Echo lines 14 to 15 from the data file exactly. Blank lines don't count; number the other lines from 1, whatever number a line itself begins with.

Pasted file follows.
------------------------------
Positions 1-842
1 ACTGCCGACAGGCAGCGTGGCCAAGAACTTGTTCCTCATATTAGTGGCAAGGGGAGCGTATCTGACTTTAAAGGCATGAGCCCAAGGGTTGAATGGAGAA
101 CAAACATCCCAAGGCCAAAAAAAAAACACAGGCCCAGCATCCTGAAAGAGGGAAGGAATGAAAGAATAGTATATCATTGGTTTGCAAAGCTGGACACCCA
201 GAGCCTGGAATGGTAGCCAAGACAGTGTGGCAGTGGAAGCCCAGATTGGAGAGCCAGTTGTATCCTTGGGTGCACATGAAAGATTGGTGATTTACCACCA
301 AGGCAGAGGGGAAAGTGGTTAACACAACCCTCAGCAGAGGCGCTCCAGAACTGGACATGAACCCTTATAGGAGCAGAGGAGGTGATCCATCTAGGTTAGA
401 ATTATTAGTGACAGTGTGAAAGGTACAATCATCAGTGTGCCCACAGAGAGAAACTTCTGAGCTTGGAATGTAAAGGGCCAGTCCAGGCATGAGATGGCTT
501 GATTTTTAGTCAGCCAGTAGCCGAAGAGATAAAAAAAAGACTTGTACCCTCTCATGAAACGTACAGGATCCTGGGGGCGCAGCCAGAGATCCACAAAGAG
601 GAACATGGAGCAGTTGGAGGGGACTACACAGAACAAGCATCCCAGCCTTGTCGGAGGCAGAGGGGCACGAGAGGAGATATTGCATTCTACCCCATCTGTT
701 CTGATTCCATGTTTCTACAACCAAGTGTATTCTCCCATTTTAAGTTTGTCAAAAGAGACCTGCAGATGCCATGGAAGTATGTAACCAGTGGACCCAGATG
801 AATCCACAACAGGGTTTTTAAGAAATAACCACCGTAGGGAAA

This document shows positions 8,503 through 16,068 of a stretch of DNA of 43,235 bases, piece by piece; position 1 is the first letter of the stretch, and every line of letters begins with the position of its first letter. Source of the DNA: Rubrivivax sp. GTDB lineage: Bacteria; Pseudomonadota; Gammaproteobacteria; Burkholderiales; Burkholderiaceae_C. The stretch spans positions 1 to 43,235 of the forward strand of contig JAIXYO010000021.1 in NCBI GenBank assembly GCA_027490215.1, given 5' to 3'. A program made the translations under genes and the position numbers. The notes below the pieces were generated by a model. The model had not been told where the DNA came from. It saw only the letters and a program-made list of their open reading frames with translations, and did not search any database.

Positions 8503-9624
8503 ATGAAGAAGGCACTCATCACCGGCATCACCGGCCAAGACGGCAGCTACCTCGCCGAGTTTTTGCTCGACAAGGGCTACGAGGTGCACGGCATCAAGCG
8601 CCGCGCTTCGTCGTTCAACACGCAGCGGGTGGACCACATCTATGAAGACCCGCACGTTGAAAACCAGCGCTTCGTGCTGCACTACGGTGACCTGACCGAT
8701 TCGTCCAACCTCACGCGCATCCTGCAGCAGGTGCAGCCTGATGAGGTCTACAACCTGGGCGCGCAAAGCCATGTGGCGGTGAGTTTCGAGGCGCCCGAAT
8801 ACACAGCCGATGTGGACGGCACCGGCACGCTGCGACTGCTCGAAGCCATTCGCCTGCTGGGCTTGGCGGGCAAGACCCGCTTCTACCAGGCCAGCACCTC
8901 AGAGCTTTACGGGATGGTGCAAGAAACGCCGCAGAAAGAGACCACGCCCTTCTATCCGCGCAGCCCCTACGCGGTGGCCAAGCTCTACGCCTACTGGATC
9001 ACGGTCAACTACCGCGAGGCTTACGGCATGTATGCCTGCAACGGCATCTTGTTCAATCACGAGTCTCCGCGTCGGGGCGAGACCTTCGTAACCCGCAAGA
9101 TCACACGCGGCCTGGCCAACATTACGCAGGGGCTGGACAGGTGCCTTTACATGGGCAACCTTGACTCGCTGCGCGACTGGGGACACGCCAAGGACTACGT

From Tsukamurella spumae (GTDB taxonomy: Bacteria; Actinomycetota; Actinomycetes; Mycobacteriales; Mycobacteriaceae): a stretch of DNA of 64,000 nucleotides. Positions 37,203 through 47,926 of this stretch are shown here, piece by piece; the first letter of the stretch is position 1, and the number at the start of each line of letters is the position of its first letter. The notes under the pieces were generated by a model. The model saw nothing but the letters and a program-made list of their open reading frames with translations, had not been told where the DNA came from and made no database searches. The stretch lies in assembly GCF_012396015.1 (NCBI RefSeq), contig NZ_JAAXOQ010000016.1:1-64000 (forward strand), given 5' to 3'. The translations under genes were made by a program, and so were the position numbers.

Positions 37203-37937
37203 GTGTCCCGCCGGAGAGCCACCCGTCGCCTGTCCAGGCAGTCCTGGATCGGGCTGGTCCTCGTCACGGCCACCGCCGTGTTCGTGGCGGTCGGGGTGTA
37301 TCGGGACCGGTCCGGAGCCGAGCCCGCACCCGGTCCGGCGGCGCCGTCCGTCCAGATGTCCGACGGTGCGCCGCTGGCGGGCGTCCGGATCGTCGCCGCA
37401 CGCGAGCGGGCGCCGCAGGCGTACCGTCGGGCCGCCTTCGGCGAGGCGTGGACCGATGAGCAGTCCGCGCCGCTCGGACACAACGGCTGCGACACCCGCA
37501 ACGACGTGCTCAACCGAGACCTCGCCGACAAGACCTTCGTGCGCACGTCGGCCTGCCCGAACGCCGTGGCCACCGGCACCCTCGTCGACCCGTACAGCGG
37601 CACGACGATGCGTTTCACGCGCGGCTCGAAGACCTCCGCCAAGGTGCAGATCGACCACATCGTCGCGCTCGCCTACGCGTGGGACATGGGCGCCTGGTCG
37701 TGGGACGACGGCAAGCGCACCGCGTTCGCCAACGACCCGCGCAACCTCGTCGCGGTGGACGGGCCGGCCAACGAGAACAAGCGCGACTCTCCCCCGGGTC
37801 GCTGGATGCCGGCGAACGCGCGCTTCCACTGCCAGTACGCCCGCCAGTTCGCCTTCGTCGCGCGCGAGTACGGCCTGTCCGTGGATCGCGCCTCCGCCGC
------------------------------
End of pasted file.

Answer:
8601 CCGCGCTTCGTCGTTCAACACGCAGCGGGTGGACCACATCTATGAAGACCCGCACGTTGAAAACCAGCGCTTCGTGCTGCACTACGGTGACCTGACCGAT
8701 TCGTCCAACCTCACGCGCATCCTGCAGCAGGTGCAGCCTGATGAGGTCTACAACCTGGGCGCGCAAAGCCATGTGGCGGTGAGTTTCGAGGCGCCCGAAT